Posted by: SJS | September 29, 2011

Belton Allyn Copp RIP

     On Tuesday evening, September 27th,  at around 9:45 pm Belton A. Copp died peacefully in his sleep at age 91 in Connecticut.  A few hours earlier that evening, according to his son Allyn, the Copp family had shared a large dinner.  The gathering overflowed with joy, remembrance, and tears.  At dinner, everyone had the opportunity to hold Mr. Copp’s  hand and enjoy his presence in their midst.

     Allyn also kindly shared with me a copy of the official citation from the office of the Commander of the  Seventh Fleet of the US Navy.  The citation accompanied the presentation of the Silver Star to Lieutenant (JG) Belton Allyn Copp, U.S. Naval Reserve,  for his heroism on the PT mission to Manila Bay in 1945.  The wording of the citation speaks volumes about this remarkable young naval officer who exemplified the very best of the PT legacy:

Belton Copp receives medal

Lt. Belton A. Copp receives the Silver Star (photo provided by Allyn Copp)

“By virtue of the power delegated to me, I take pleasure in awarding in the name of the President of the United States, the Silver Star Medal to:  LIEUTENANT (JG) BELTON ALLYN COPP, U.S. NAVAL RESERVE  CITATION   For distinguishing himself by gallantry and intrepidity in action against the enemy in the Philippine Islands campaign.  On the night of 7 February 1945, as officer in tactical command of a two-boat patrol, Lieutenant (jg) Copp was assigned the hazardous mission of making a close in shore reconnaissance of Mariveles Harbor in connection with the proposed amphibious landing by U.S. forces in that area.  With complete disregard for his own personal safety, he led his section through a known enemy mine field and between enemy shore installations to obtain the desired intelligence.  The information obtained was of material assistance to the subsequent operation.  Upon retirement, a numerically superior force of heavily armed and armored enemy small craft attempted to ambush his section.  In a bold and aggressive stroke, Lieutenant (jg) Copp twice attacked this force, and succeeded in preventing the ambush.   One type “C” armed barge was heavily damaged, probably sunk, one other armed type “C” barge and one sub-chaser damaged, with probable damage to other unidentified enemy craft.  Heavy return fire started a fire in the ammunition locker of his own PT, wounded four of his men and seriously wounded Lieutenant (jg) Copp himself, resulting in the subsequent loss of his arm.  His conduct throughout was in keeping with the highest traditions of the Navy of the United States.   (signed) D.E. Barby, Vice-Admiral, U.S. Navy.    
 
     It was no accident that General Douglas MacArthur, on his promised return to the Philippine Islands in March of 1945, traveled on PT 373 – the craft commanded by Lt. Copp on that heroic mission to Manila Bay a month earlier.  MacArthur was keenly aware of the bravery and boldness of that crew.  He was mindful also of the sacrifice and heavy toll paid by that PT crew and its commanding officer.  Riding on the 373 was MacArthur’s way of saluting that extraordinary PT crew for serving on the first USN surface craft to enter those waters since the Japanese had driven the Americans out of Manila Bay in 1942.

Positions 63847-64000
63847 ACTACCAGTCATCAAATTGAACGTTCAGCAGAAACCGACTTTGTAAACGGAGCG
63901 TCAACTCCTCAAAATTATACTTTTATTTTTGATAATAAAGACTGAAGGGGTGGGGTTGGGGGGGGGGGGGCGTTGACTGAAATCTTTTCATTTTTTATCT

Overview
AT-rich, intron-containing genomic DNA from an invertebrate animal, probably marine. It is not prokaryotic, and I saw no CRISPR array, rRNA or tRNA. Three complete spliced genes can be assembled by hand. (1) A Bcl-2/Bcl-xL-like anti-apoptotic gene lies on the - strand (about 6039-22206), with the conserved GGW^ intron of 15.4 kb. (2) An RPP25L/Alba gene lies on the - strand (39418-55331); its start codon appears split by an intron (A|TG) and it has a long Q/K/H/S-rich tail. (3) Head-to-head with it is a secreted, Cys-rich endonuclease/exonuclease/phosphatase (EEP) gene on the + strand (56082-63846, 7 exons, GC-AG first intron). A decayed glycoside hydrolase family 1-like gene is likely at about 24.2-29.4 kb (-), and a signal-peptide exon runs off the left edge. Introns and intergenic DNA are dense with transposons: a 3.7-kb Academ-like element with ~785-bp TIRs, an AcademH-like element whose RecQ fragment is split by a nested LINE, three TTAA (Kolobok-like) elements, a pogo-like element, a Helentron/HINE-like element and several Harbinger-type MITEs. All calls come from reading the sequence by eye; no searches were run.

B Copp & honorees at hospital

Lt. Belton A. Copp & other honorees at military hospital (photo provided by Allyn Copp)

       Lt. Copp now joins his fellow PT officers like John F. Kennedy as well as enlisted PT sailors like Red Stahley who served with him on the 373.   These men served their country with courage, honor, and dignity.  They leave behind grateful families who will never forget their selfless heroism as part of the Navy’s Mosquito Fleet.

       May God grant rest, peace, and eternal light to his faithful servant, Belton A. Copp.  And may God grant consolation and deep peace to his family and all who loved him.

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Responses

  1. Oh man, what a great post. It gives me goosebumps when I think of how brave these men (PT sailors) were. It’s funny, my grandpa, while stubborn ;-), was the gentlest and kindest man I’ve known (along with my father).

    Yet, when the time came, he did what he had to do,and I imagine those things being horrible things, just like what Lieutenant Belton Allyn Copp had to do. They did them without complaint and with bravery, knowing full well the consequences for themselves, and for their countrymen back home.

    • Darren,
      Thanks so much for sharing. Your grandfather, like Lt. Copp and my father, was doing his duty as he served valiantly on the PT boats in the South Pacific. They all worked together as a team and accomplished amazing things. The more I learn about the work of the PT fleet, the more impressed I become with what they were able to do on those small, swift boats. I really appreciate your comments.
      Steve

  2. What a wonderful story of another brave sailor, Stephen. RIP Lieutenant Copp, you sacrificed so much, including your arm. Thanks for sharing all of this information. I hope God grants the family much peace and comfort in their memories.

    • Cyndy,
      Thanks for your supportive words and your expression of kindness for the family of Lt. Copp. Learning about his courageous service and having the opportunity to learn more about him from his family have been great gifts for me. I’m sure that knowing Lt. Copp made a big impression on my father when they were together in the South Pacific.
      Stephen


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